The notion that diverse teams come up with more creative solutions (or at least ones that better reflect a diverse audience/customer base) seems to be pretty widespread. But how does it work in practice?
Some interesting research out of America suggests that “political correctness” may be necessary to make it work:
Our research shows that men and women both experience uncertainty when asked to generate ideas as members of a mixed-sex work group: men because they may fear offending the women in the group and women because they may fear having their ideas devalued or rejected. Most group creativity research begins with the assumption that creativity is unleashed by removing normative constraints, but our results show that the PC norm promotes rather than suppresses the free expression of ideas by reducing the uncertainty experienced by both sexes in mixed-sex work groups and signaling that the group is predictable enough to risk sharing more—and more-novel—ideas.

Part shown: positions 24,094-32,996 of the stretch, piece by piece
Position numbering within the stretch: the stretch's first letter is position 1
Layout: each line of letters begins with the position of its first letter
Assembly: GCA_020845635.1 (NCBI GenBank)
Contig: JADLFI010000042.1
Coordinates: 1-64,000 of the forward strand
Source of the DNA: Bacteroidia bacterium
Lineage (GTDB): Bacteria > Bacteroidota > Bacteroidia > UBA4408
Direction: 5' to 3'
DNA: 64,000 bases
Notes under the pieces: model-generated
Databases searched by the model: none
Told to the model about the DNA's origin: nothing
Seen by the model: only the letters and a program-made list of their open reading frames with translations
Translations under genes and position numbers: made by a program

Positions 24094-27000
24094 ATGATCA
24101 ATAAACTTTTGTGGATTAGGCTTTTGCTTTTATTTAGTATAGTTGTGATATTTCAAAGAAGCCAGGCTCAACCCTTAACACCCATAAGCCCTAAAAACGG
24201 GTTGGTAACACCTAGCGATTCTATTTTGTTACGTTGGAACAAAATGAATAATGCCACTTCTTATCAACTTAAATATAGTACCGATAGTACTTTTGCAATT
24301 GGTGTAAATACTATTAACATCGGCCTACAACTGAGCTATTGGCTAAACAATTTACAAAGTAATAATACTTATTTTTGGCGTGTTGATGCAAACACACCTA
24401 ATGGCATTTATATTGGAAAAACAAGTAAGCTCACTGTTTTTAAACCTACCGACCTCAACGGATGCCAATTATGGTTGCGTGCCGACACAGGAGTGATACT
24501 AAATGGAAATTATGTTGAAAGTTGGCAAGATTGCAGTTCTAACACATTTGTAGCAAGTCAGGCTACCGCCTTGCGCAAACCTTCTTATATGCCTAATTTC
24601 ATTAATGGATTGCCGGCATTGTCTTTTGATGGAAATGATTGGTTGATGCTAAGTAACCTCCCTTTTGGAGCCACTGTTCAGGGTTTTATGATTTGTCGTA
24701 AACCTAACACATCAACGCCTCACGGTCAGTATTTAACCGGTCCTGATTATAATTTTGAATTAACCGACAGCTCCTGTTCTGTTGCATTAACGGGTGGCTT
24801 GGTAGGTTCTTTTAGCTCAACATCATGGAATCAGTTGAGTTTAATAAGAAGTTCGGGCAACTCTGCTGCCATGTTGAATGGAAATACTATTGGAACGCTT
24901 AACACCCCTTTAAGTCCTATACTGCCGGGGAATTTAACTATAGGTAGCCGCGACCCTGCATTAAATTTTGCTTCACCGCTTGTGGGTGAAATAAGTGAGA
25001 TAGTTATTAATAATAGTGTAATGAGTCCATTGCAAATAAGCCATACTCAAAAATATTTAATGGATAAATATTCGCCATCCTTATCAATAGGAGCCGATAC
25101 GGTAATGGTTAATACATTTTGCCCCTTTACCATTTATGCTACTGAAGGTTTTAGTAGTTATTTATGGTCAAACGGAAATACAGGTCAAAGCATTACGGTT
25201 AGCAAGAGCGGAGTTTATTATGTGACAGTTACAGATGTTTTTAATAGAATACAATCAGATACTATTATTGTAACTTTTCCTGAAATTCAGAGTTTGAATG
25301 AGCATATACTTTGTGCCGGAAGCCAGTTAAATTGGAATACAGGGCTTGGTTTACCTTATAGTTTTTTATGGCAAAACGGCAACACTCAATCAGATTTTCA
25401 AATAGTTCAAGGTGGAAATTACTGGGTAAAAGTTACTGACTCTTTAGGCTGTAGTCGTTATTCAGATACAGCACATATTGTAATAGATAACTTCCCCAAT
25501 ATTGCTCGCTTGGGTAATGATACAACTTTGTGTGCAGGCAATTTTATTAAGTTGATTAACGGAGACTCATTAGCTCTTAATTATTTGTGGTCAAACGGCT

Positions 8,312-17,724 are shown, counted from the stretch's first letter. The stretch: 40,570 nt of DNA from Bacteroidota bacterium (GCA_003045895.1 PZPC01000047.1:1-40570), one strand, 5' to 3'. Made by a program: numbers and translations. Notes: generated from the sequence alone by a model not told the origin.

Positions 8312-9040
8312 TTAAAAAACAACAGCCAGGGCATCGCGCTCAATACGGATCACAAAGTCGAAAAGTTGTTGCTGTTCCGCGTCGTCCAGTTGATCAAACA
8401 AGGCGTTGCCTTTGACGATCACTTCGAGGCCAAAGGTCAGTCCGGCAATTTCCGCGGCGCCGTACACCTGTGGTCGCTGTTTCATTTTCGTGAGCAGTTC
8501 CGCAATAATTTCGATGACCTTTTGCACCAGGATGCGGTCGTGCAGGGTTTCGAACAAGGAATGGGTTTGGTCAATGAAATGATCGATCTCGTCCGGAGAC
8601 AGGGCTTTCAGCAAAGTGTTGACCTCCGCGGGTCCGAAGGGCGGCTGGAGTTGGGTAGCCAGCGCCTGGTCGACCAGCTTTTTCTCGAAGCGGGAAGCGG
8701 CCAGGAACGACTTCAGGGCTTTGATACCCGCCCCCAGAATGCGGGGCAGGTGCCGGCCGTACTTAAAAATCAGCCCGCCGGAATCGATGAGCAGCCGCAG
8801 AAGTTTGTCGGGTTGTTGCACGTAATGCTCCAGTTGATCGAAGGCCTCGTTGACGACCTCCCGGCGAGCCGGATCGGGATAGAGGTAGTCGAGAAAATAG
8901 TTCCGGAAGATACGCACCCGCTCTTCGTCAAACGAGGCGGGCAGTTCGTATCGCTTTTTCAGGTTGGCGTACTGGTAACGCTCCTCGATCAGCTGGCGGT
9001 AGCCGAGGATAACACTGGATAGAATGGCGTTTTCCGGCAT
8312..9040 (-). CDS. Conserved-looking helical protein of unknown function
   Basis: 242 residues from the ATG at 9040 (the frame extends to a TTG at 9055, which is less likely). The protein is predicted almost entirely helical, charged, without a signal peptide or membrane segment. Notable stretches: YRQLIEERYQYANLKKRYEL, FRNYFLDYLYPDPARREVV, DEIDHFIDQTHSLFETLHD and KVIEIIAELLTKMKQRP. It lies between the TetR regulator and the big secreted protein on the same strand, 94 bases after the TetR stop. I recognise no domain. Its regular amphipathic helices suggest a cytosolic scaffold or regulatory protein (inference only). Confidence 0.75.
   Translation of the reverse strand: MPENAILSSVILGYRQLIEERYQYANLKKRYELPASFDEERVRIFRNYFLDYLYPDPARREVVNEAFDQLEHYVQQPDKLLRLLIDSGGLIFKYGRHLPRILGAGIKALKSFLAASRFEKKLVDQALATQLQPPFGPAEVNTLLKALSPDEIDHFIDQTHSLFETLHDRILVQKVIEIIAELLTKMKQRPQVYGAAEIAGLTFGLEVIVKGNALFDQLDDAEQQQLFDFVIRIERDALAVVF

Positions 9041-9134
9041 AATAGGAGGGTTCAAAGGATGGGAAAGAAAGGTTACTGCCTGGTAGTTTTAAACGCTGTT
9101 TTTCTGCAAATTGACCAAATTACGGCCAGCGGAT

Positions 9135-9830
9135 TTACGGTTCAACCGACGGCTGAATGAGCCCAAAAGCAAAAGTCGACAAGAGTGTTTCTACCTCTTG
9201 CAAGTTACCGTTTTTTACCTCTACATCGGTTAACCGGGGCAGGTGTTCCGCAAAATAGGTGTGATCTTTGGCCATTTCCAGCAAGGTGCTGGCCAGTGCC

The researchers did a couple of interesting experiments, priming students with politically correct norms. There appears to be a negative affect in homogeneous groups, but in mixed groups it produced a marked increase in “creativity”.
What I appreciate about this research is the light touch. It fits with the view of political correctness as a form of decency. Like any notion of decency (swearing for instance), there can be social sanction, but the limitations also breed their own form of freedom.
We know how to act, and, more importantly, how not to. If you care about not making others uncomfortable then the restriction can be freeing.